• The hiring of at least one librarian for secondary schools, while the academic advisers of secondary schools are strengthened.

The leaders of the Union rejected the offer on Friday and called it hopelessly inadequate & # 39; They demand an increase of 6.5 percent including retroactive effect salary increases for the previous year, and higher levels of support staff to meet the needs of the district.

The teachers' union believes that the district can afford it. An independent report showed that the district has $ 1.8 billion in reserves, an amount that has grown significantly in the last five years, compared with $ 500 million in 2014.

But superintendent Austin Beutner says that many of those funds have already been marked, and Based on future forecasts, the district's finances will be insolvent in a matter of years, thanks to burgeoning retirement benefits and retirement benefits. If they meet all the requirements of the union, Beutner says, it would cost up to $ 3 billion and immerse the district.

"If they want a strike, they will strike," Beutner said at a press conference on Friday. "We are doing everything we can to prevent this."

The training of almost half a million students is in the balance

Los Angeles has one of the largest school districts in the US, the second only for New York City. More than half a million students take part in the Los Angeles Unified School District, which covers more than 700 square miles of metropolitan area, from South LA to Bel-Air to the San Fernando Valley.

A large proportion of the student population is poor and inadequate – about 80 percent of children are eligible for a free lunch or lunch at a lower price. And according to the LA Times, nearly a quarter of them learn English.

In addition to teaching, LA schools are a source of much-needed childcare for parents, consistent meals for students and resources for their health and special needs. This means that a large-scale strike, such as what is planned for LA, will probably have an affective effect on the people against whom the protest ultimately seeks to benefit: students.

Schools will be open, no matter what happens. Drivers, volunteers and a legion of newly recruited replacement teachers are expected to fill the gap while trade unionists are on the picket lines, but that should leave staffing of approximately 8 percent of the cover for a normal day.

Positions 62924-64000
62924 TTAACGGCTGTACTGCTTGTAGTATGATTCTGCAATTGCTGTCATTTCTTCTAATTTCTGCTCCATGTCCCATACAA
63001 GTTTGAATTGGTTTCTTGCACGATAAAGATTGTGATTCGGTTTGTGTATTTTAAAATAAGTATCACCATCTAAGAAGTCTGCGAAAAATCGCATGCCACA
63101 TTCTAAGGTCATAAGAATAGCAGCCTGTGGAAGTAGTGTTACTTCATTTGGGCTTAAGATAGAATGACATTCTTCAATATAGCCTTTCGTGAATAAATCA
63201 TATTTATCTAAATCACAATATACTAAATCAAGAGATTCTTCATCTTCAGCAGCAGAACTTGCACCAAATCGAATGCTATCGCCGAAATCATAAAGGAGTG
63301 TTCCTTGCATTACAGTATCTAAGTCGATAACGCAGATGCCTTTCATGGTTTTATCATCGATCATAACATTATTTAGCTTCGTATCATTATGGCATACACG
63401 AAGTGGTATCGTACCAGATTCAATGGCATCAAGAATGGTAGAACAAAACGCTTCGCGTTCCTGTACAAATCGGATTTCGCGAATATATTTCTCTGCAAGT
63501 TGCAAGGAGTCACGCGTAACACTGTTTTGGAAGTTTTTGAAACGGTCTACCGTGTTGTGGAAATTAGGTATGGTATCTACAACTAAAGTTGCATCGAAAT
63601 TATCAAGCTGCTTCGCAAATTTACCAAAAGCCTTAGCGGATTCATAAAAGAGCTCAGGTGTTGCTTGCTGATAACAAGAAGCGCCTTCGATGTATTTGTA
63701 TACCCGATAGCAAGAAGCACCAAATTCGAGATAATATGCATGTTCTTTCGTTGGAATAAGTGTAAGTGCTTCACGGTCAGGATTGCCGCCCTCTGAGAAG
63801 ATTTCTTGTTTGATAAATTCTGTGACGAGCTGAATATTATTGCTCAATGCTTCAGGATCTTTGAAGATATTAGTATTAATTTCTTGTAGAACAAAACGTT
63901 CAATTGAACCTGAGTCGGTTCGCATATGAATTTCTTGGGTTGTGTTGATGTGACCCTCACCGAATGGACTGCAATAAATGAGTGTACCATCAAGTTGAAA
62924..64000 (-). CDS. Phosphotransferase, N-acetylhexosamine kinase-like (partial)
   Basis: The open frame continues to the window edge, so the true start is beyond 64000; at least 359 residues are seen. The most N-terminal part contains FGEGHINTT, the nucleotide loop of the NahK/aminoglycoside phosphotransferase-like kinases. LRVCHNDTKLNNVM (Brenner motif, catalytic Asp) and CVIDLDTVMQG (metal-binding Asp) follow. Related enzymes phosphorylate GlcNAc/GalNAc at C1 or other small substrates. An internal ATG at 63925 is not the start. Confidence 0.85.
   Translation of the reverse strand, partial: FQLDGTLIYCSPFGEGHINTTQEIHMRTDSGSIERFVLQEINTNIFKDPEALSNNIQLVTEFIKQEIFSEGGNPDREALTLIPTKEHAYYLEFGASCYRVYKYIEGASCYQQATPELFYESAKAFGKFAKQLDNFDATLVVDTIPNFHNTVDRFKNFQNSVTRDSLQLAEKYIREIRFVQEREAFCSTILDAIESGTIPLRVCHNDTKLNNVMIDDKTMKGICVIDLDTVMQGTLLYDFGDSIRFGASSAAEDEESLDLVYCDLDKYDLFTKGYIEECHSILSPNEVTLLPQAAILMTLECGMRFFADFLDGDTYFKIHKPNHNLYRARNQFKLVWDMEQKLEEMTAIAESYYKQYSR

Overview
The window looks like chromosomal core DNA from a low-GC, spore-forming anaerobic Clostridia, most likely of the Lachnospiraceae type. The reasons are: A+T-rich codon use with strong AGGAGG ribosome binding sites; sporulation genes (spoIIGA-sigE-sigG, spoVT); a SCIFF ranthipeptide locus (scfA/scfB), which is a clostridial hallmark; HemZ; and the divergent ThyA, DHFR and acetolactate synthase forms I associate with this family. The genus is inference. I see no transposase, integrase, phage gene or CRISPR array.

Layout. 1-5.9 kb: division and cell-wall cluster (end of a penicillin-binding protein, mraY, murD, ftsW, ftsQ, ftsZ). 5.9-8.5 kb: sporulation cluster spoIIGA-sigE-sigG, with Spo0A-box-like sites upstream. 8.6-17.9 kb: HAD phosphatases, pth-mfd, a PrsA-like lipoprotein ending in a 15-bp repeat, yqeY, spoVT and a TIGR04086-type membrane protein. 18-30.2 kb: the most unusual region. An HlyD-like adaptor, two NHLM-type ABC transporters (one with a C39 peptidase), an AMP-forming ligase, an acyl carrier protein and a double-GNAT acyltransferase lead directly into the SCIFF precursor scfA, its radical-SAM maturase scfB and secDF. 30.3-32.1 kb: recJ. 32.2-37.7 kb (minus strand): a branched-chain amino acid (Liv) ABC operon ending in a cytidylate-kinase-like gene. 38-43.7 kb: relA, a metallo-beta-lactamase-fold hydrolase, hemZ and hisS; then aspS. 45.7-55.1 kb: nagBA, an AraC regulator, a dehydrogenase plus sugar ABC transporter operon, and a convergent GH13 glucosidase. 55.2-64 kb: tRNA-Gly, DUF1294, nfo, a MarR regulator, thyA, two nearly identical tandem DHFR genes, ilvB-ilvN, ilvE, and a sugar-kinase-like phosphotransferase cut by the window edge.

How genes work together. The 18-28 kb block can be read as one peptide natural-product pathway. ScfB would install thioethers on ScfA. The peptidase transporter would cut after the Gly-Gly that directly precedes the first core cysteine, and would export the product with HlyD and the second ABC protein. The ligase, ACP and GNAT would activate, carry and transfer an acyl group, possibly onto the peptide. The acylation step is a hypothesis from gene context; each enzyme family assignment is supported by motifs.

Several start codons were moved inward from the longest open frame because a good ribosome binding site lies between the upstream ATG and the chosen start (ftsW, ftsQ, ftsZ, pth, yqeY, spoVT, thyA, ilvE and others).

It is impossible to say how many students will appear at school on Monday to learn from those skeleton rods. Union organizers ask parents to show solidarity in their strike – a Facebook group with more than 100,000 members, & Parents who support teachers & # 39 ;, Invites others to appear Monday, the LA Times notes – but for most, it will probably be a struggle between juggling and childcare.

Nevertheless, administrators say that the strike is no excuse – students who do not show up are considered unspoken absent.

School districts across the country take into account years of cutbacks in education funding and stagnating teacher salaries

The run-up to LA & # 39; s strikes has been months in the making, building on the success of high-profile national trade union strikes.

What unified many of these strikes and walk-outs was that they took place in conservative states: in Arizona, West Virginia, Kentucky, and Oklahoma, teachers ran out of work, fighting back against depressed wages that do not keep up with inflation, yes, but also against dozens of years of right-wing politics that had lowered the levels of spending on education to the core.

As Vox & # 39; s Alvin Chang explains: "In recent decades, state legislators have systematically divested public education", so that many non-wealthy children have received second-rate education:

The cause of these interruptions in education started decades ago, when state legislators made tax cuts to the rich and companies in times of economic prosperity. The hope was that this would stimulate economic growth – but that growth never came. When the economy turned south, states had to generate more income.

But conservative lawmakers refused to raise taxes; they just cut the expenses. And because education often occupies most of the government budgets, schools have been hit particularly hard.

Foam, rinse, repeat.

Just like the rest, LA & # 39; s teacher training comes down to financing. According to an estimate, California ranks 41st in government spending per student, adjusted for the cost of living. But what is unique is that both the district and trade unions agree that more money needs to be spent to promote the education of children. They are not fighting for tight austerity measures or tax cuts for the rich.

LA & # 39; s trade union leaders want their strike to make a statement about the future of the public school system and the deterioration of charter schools. Because they know: major changes in a single region where 700,000 children of school age live, could set the tone for the progressive educational struggle across the country.